Our invention was developed to prevent such temporary halts, thereby enabling the data processing operation to continue normally even when the data in the transferring memory bank is being transferred to the standby memory bank. This results in a significant increase in the total efficiency of the data processing equipment. V

In accordance with the invention, a data processing system comprises a plurality of memory banks. A utilizing circuit utilizes the contents of the memory banks. A memory control circuit connected to each of the memory banks selectively transfers the contents of an arbitrary first of the memory banks to a selected second of the memory banks and selectively switches the first of the memory banks to the second of the memory banks in a manner whereby, if the utilizing circuit utilizes the first memory bank in a manner whereby the contents of the first memory bank are written into the utilizing circuit while the contents are being transferred to a selected one of thememory banks, the contents are also written into the second memory bank thereby preventing a possible loss of information during the switching of the memory banks.

The data processing system of our invention immediately detects an error in an on-line memory bank and transfers all the data stored in the on-line memory bank to a standby memory bank.

The data processing system of our invention corrects data errors by utilizing error correction codes with regard to the word composition of data stored in the main memories. Thus, for example, if an error or fault occurs in a transferring memory bank and results in an error in part of the stored data, the erroneous data will be effectively corrected, since the data word composition of said data corresponds to the error correcting codes. Each of the memory banks has a separate address selecting circuit.

In order that the invention may be readily carried into effect, it will now be described with reference to the accompanying drawings, wherein:

FIG. 1 is a block diagram of an embodiment of the data processing system of our invention;

FIGS. 2a, 2b, 2c and 2d, which together are a single FIG., constitute a circuit diagram of an embodiment of the data processing system of the present invention; and

FIG. 3 is a graphical illustration for explaining the operation of the data processing system of our invention.

The data processing system of FIG. 1 comprises a plurality of memory banks or data storage banks. Of the plurality of memory banks, two are shown in FIG. 1. The two banks 1 and 2 represent the first and n"' memory bank and each is a large capacity bank. The remaining memo'ry banks are not shown in FIG. 1 in order to maintain the clarity of illustration. The data to be processed is extracted from the memory bank and is transferred to a central processing unit 3 under the control of a memory control unit 4. The data is processed by the arithmetic circuit'of the central processing unit 3 and is then rewritten in the memory bank.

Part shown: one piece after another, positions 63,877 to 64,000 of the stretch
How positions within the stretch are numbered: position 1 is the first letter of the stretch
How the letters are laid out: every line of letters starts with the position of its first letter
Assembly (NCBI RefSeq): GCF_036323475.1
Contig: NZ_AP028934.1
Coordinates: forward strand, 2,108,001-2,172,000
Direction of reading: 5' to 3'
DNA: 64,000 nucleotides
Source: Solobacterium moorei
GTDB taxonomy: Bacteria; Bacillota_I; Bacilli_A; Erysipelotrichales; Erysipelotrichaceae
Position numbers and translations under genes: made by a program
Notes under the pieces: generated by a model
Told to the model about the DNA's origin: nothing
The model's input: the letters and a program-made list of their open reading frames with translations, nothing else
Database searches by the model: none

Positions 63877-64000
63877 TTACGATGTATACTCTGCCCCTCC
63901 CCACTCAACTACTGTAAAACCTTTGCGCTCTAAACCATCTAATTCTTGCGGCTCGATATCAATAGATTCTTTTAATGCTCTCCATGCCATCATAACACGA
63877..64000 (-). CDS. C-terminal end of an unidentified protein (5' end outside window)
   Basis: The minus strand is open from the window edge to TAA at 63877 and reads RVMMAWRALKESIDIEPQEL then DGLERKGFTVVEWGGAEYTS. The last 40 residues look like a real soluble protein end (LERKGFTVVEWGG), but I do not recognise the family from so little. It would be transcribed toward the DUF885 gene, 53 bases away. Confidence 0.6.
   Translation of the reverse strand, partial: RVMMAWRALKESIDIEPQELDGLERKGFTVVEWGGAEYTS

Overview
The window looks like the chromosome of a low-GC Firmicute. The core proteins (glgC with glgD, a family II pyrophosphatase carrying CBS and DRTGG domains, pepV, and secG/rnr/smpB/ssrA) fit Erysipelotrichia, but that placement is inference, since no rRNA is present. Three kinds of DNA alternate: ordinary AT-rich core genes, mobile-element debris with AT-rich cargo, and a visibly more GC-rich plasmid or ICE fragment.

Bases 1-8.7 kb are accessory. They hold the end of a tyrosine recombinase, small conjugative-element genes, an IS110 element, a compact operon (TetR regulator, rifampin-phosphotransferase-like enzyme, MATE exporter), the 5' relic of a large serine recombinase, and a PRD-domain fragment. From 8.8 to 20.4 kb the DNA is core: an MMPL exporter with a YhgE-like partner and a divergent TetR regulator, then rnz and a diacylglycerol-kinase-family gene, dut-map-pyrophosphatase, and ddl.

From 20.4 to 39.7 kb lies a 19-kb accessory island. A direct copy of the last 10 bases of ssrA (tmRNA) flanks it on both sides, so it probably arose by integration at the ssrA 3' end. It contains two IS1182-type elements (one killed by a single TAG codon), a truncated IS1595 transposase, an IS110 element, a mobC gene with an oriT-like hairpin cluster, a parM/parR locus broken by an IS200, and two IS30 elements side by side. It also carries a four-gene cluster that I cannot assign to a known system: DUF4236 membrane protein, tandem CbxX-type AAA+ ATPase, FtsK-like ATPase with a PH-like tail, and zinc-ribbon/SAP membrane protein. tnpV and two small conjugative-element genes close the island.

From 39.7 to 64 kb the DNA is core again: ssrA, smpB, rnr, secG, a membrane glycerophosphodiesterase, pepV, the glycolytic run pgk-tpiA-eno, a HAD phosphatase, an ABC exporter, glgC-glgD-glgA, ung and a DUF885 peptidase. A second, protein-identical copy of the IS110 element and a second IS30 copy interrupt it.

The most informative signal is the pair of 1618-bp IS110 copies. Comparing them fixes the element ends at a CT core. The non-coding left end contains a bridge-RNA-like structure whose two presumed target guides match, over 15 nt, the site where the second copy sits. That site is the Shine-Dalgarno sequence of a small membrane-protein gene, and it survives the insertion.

The data processing system is also provided with a plurality of additional components, besides the memory banks and the central processing unit 3. Included in these additional components are magnetic tape handlers, tape readying devices, input-output devices as represented by a character display unit, and so on. The

input-output devices are also included in the components which operate around the memory banks. That is, the data to be written into the magnetic tape handler are read out from each corresponding memory bank and transferred to the buffer memory of said tape handler, the data read out from the tape handler are similarly transferred to each corresponding memory bank and are written into such banks.

A data channel unit 5 is provided for the handling of data to input-output devices. The data channel unit 5 and the central processing unit 3 are also known as utilizing circuits, since they utilize the data stored in the main memory. In modern data processing systems the main memories are designed to store large quantities of data, and efforts have been made to increase the overall processing efficiency of the data processing system by utilizing the memories to the greatest possible extent. The relatively expensive main memories must be utililzed to the limit of their capacity.

The time division system is the result of one of the efforts made to utilize the memories to the greatest possible extent. The time division system was designed to simultaneously utilize the central processing unit 3 and the data channel unit 5 by separately distinctly assigning the available time of said central processing unit and said data channel unit to the cycle time or time slot of the process or operation. In other words, the time division system was designed to timely switch the cycle time of the memory, or the memory cycle.

When a time is assigned, a priority is determined between the central processing unit 3 and the data channel unit 5. The memory control unit 4 provides this function. As hereinbefore described, in a modern data processing system, which utilizes a main memory, the overall reliability depends upon said memory as a vital component or element. If the memory has a malfunction or error, the entire data processing system will be halted in operation at the instant of the malfunction, fault or error, and the process or operation will be completely disrupted. In our data processing system this is prevented by three components. The three components comprise a memory to memory transfer circuit 6, as shown in FIG. 1, an address switching circuit AS, as shown in FIG. 2a, and a writing route switching circuit WS, as shown in FIG. 2b. The memory to memory transfer or shifting circuit 6 may be referred to as MMC, the central processing unit 3 may be referred to as CPU and the data channel unit may be referred to as DCH. The memory to memory transfer circuit 6 functions to transfer all the information from the operating memory banks to the standby memory banks, as required in our data processing system.